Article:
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If we divide it into two parts such that $$I=\int_{-2}^0\frac{1}{x^3}dx+\int_0^3\frac{1}{x^3}dx$$

And then use substitution $x=-t$ we get $$I=\int_2^3\frac1{x^3}dx=\frac5{72}$$

However, If we use limits on both part separately, they both diverge, so the integral diverges too.

Which explanation is correct?

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    $\begingroup$ See Cauchy principal value. $\endgroup$
    – Chen Wang
    Jun 16, 2018 at 12:03
  • $\begingroup$ @ChenWang: expand this into an answer. $\endgroup$
    – robjohn
    Jun 16, 2018 at 12:14

2 Answers 2

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You are right that the integral is not defined (because of the singularity), so you can't trust what the anti-derivative tells you. It's even worse with $$\int_{-1}^{1}\frac{1}{x^2}dx=-2\tag{1}$$

The area is clearly positive ($+\infty$). If you were to break up $(1)$ you would get $$\int_{-1}^{1}\frac{1}{x^2}dx=2\int_{0}^{1}\frac{1}{x^2}dx\rightarrow\infty$$ So it's not always true that you can break up integrals.

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  • $\begingroup$ Indeed, the area is positive, the problem is that it is infinite $\endgroup$ Jun 16, 2018 at 12:36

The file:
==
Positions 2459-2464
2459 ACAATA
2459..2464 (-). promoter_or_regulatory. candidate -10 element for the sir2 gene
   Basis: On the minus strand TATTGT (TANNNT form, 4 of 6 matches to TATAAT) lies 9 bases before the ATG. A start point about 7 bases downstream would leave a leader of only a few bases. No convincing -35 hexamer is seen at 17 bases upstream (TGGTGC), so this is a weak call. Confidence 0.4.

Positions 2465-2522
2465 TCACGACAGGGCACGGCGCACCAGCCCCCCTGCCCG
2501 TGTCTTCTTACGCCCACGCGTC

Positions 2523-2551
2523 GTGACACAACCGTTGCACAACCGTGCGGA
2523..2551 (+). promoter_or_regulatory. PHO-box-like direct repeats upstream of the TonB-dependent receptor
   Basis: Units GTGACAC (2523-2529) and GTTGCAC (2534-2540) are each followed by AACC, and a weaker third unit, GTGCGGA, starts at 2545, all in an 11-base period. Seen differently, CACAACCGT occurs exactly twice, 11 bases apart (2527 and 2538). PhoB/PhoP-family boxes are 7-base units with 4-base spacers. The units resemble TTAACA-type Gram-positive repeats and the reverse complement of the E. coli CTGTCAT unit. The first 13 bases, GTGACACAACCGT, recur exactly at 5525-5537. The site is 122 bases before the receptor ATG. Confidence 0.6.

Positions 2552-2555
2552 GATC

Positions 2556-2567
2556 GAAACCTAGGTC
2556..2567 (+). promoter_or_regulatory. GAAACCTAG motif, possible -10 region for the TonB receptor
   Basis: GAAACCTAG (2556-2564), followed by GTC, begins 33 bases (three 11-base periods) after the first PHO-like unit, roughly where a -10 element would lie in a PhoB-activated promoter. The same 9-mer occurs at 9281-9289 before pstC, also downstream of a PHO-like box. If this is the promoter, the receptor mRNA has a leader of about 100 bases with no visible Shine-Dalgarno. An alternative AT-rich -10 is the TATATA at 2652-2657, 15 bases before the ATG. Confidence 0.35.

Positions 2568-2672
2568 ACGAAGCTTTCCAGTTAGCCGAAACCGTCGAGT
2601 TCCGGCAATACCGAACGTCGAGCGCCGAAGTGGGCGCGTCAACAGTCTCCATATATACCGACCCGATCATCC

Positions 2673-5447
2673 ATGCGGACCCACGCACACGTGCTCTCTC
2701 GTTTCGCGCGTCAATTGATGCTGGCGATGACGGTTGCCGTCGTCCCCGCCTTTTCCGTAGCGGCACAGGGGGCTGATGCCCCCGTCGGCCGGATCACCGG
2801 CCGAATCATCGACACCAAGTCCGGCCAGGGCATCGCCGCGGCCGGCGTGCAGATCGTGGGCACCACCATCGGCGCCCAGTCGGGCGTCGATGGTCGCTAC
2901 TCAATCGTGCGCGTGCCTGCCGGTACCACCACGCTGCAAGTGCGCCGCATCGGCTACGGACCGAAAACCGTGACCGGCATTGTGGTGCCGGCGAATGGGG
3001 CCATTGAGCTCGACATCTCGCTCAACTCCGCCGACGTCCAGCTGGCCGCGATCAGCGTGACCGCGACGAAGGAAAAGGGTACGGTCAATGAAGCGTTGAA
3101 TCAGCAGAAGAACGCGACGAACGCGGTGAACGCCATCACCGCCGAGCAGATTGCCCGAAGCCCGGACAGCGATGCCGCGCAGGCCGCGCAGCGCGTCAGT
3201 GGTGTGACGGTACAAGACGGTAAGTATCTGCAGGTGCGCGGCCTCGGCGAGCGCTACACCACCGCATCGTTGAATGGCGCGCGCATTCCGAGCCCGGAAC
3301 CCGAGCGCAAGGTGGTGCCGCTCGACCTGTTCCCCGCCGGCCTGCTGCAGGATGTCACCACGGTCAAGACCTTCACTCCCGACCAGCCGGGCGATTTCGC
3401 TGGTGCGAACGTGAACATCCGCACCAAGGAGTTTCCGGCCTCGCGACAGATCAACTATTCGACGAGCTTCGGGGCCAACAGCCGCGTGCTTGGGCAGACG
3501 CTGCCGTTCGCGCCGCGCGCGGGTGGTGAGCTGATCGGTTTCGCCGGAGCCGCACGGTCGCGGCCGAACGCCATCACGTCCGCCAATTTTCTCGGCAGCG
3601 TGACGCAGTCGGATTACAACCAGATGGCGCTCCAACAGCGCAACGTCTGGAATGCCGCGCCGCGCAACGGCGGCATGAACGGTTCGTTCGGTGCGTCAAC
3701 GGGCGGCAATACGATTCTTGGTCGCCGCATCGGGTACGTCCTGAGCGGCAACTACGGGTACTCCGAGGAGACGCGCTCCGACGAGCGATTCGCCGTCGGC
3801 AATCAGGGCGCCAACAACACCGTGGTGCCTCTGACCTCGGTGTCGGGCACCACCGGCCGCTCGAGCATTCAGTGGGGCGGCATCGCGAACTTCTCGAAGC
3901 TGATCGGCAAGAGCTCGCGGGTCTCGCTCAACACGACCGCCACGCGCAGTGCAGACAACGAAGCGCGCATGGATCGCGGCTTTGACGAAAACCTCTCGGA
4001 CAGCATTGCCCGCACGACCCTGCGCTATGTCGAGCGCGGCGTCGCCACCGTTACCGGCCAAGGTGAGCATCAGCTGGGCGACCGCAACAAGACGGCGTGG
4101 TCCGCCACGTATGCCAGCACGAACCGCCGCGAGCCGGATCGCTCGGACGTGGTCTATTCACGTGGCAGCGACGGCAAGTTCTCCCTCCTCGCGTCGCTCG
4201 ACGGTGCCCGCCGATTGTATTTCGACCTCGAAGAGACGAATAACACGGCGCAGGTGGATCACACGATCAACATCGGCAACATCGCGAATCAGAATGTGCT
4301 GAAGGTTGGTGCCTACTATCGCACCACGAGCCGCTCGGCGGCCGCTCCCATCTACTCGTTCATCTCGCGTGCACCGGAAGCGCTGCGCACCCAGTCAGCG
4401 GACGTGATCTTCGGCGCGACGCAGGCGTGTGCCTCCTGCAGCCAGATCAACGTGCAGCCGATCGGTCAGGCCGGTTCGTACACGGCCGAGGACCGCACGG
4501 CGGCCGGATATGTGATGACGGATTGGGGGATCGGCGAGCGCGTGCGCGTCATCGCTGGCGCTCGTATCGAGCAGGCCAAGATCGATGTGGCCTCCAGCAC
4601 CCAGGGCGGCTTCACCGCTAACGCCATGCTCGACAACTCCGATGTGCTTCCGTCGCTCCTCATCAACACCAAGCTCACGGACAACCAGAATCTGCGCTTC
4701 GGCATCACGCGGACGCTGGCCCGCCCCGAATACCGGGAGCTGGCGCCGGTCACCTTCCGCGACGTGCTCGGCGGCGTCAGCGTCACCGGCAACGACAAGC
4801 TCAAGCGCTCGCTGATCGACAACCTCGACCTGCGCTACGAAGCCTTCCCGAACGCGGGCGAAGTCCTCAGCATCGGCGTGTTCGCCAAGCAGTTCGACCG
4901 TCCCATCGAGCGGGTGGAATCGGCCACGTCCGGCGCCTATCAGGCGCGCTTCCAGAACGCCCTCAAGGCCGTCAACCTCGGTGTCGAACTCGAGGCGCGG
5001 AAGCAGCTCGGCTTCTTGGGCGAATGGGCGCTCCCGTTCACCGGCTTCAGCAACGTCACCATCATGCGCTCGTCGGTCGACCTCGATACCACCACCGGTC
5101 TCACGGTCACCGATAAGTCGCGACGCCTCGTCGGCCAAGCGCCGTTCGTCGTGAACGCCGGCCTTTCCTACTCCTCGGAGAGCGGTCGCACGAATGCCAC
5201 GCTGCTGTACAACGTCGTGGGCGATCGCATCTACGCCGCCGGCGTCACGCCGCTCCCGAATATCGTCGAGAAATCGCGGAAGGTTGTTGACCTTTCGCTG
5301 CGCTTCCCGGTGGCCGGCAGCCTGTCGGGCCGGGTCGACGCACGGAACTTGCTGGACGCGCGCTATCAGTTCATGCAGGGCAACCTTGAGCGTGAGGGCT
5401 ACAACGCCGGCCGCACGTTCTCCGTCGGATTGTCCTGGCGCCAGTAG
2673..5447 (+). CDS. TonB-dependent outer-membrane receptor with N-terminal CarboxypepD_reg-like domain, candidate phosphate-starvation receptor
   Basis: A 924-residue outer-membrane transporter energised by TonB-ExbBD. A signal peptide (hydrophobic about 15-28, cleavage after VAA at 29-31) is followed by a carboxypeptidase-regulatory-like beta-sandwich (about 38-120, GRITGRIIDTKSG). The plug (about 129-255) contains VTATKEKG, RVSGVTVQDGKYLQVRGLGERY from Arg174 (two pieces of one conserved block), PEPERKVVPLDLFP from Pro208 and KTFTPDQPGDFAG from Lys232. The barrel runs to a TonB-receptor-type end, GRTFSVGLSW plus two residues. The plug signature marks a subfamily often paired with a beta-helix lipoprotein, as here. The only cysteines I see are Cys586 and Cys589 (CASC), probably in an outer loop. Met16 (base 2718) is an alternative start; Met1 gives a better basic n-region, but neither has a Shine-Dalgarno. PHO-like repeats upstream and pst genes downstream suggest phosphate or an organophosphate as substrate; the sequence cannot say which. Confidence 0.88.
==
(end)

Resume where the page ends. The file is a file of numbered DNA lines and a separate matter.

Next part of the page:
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    $\begingroup$ The OP is not blindly applying the anti-derivative, so this seems to miss the point. The point is that the integral of an odd, integrable function over an interval symmetric about the origin is zero. Can this be extended to functions with a singularity at the origin? In the strict sense, no; but in the Cauchy Principal Value sense, yes. This is why I encouraged Chen Wang to expand their comment into an answer. $\endgroup$
    – robjohn
    Jun 16, 2018 at 12:49
  • $\begingroup$ @robjohn Integral of odd integrable symmetric function is equal to zero in strict sense or Cauchy Princicple Sense? $\endgroup$
    – Anvit
    Jun 16, 2018 at 12:59
  • $\begingroup$ Also, what about $$\int_{-\infty}^\infty x^3dx$$, $0$ or not defined? $\endgroup$
    – Anvit
    Jun 16, 2018 at 13:01
  • $\begingroup$ @AFalseName: "... the integral of an odd, integrable function over an interval symmetric about the origin is zero. Can this be extended to functions with a singularity at the origin? In the strict sense, no; but in the Cauchy Principal Value sense, yes." Does this not cover the first of your comments? The Cauchy Principal Value might cover the second case if you consider the one point compactification of the reals. $\endgroup$
    – robjohn
    Jun 16, 2018 at 17:21
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On account of the singularity at $x=0$, the integral you give is undefined. The only way you could get close is with: $$\int_{-2}^{3}{[x^{-3}dx]}\approx\int_{-2}^{-\epsilon}{[x^{-3}dx]}+\int_{\epsilon}^{3}{[x^{-3}dx]}$$ With $\epsilon$ as a very small positive constant.

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  • $\begingroup$ With a bit more rigor, what you are suggesting here is called Cauchy Principal Value. $\endgroup$
    – robjohn
    Jun 16, 2018 at 12:51

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